The BIG news at WGLS-FM......
Frank Hogan is an encyclopedia of local radio. At the drop of a hat, the Rowan Radio general manager can spout off an endless list of long-forgotten call letters of stations as well as the disc jockeys who manned them.
Hogan has been in radio more than 30 years, and helped in the transformation of WGLS-FM (89.7), which from 1964 to 1991 was a student-run, low-power outfit that had a range of "maybe three miles."
On Nov. 1, Hogan was awarded the March of Dimes Achievement in Radio Milestone Award. The awards are given to those in local radio for their "professionalism, contributions to the industry and longevity," characteristics of which Hogan is in no short supply.
Hogan, 56, was born and raised in Philadelphia. He can trace the beginning of his career to the 1960s, when he would hang around station WIBG-AM (960), where Hy Lit and Joe Niagara reigned.
"Everybody listened to WIBG," said Hogan, who now lives in Washington Township, "and they let me play in the studio on the weekends."
Hogan got his first full-time radio job as chief engineer at WYSP-FM (94.1). From there he oversaw the transformation of WUSL-FM (Power 99) in 1973 to its current format. In 1977 he went to work at WFIL-AM (560), where he stayed for 10 years before leaving for a startup station broadcasting from Hammonton.
"I have never had a career path," Hogan said
While Hogan was working at WFIL, DJ Long John Wade did a student appearance at Glassboro State College, now Rowan University.
"Long John Wade had traveled with the Beatles so he was a big deal," Hogan said. "I didn't know where Glassboro was. Never heard of it. I thought it was a place where Jesus lost his shoes."
While Wade was on campus, Mike Donovan, then adviser to WGLS, asked him if he knew anybody who could help build WGLS' new studios. Wade recommended Hogan for the job.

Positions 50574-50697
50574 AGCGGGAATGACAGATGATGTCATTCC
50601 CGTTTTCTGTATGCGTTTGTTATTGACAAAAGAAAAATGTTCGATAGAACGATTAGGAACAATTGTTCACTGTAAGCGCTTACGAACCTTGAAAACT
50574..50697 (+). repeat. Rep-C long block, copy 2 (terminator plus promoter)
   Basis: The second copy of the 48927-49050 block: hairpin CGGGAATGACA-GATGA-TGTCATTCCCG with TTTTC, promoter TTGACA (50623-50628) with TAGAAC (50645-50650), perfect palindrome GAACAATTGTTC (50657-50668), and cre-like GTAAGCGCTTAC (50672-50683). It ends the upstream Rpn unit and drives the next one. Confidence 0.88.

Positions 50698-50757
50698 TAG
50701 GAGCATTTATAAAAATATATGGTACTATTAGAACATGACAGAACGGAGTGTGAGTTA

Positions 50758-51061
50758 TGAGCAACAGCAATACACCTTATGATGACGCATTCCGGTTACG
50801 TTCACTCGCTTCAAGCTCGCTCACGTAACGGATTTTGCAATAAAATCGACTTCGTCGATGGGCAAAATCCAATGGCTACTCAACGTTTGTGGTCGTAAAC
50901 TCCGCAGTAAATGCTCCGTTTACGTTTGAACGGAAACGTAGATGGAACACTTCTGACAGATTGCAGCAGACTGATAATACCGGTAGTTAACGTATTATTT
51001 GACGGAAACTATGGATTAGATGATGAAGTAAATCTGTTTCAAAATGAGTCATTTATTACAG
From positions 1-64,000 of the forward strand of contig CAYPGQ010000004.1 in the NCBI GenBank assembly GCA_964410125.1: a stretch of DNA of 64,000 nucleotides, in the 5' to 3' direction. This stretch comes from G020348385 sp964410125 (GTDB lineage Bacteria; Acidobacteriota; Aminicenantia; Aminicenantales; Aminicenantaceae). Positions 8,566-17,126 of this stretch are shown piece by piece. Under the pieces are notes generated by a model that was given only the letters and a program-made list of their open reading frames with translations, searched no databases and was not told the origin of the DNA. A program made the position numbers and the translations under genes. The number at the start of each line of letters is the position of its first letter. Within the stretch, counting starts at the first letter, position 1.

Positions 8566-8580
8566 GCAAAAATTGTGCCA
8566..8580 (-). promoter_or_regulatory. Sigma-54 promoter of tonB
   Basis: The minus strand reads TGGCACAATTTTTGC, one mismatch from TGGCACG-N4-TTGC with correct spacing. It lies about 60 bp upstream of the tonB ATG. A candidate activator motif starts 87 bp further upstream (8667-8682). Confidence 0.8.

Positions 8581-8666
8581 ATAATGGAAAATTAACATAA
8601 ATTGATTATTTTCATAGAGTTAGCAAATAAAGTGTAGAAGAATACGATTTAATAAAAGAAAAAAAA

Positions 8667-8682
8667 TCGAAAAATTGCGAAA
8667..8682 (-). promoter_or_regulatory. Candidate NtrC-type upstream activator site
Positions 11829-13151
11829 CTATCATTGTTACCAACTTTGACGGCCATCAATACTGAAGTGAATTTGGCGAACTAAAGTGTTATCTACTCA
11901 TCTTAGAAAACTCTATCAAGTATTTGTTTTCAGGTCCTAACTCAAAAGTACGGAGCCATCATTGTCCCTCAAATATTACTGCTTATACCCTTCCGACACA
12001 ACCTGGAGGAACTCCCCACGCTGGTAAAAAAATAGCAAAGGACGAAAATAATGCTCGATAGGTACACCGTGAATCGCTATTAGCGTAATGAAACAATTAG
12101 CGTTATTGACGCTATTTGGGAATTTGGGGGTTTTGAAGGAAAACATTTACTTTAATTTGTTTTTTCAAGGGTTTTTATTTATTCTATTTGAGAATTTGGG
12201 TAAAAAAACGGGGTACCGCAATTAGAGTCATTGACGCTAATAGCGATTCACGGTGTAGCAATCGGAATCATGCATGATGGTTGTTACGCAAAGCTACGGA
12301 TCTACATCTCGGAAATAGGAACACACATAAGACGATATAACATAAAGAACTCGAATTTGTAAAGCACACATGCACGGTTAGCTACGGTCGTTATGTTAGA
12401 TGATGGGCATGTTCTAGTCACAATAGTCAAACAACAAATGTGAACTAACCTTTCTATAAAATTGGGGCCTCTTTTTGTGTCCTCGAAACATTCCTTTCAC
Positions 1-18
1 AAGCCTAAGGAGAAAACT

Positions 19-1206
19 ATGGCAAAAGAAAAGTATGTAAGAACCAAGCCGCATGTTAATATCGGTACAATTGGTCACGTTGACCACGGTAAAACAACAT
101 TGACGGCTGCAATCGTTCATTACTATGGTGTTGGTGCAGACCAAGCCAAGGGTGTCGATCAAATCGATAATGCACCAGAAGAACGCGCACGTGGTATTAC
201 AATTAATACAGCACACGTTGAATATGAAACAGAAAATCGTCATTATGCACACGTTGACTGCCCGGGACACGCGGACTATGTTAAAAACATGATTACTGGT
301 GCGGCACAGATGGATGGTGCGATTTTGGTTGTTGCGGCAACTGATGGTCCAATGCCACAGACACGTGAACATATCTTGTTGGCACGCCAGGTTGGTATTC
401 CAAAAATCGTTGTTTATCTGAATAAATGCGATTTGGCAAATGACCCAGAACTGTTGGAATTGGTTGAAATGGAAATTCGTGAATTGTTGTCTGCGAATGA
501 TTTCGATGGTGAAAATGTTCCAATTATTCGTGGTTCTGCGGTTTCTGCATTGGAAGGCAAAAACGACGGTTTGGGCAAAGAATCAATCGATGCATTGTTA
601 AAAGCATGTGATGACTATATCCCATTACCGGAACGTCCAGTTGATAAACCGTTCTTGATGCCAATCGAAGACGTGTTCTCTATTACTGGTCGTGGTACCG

As Hogan was building the studio, he began to enjoy the academic environment and started teaching. Hogan taught three classes a semester from 1977 to 1991, when Rowan offered him the chance to work full-time as chief engineer. A family man with a wife and children, Hogan decided he would "try it for a year."
That year has turned into 16 at Rowan, where the student-run station is now a factory for radio talent with 70 to 100 students, alums, and community volunteers - all of whom Hogan knows by name.
"They're like a family," Hogan said, quickly pointing out that the radio station is successful because of the dedication and professionalism of the students.
"It's much more professional [today]. Whoever is working at the station is prepared to go into commercial radio when they graduate," said Sammy "Pepper" Bonavita, a longtime DJ who hosts The Beatles Brunch Club on Saturdays.
"Most of the places I've worked at haven't been run as well as WGLS," said Victor Sosa, an alum who is the overnight DJ for WLTW-FM (106.7), the top-rated radio station in New York City.
Many students and staff believe the station's strict seven-week training program is the reason for the professional atmosphere.
"The people that make it through training really want to be here," said rock director Omarey Williams, "and that's one of the cool things about it."
Hogan believes the station has reached prominence in the region and wishes to focus future efforts in improving distribution by means of new technology such as Internet streaming, high definition radio, and podcasts. He hopes that with high definition he can diversify Rowan Radio into several channels such as sports, public service, and music.
"For the first time in my life I feel over my head," he said.
|Date Published:||Sunday, January 28, 2007 (All day)|
|Source URL:||The Philadelphia Inquirer|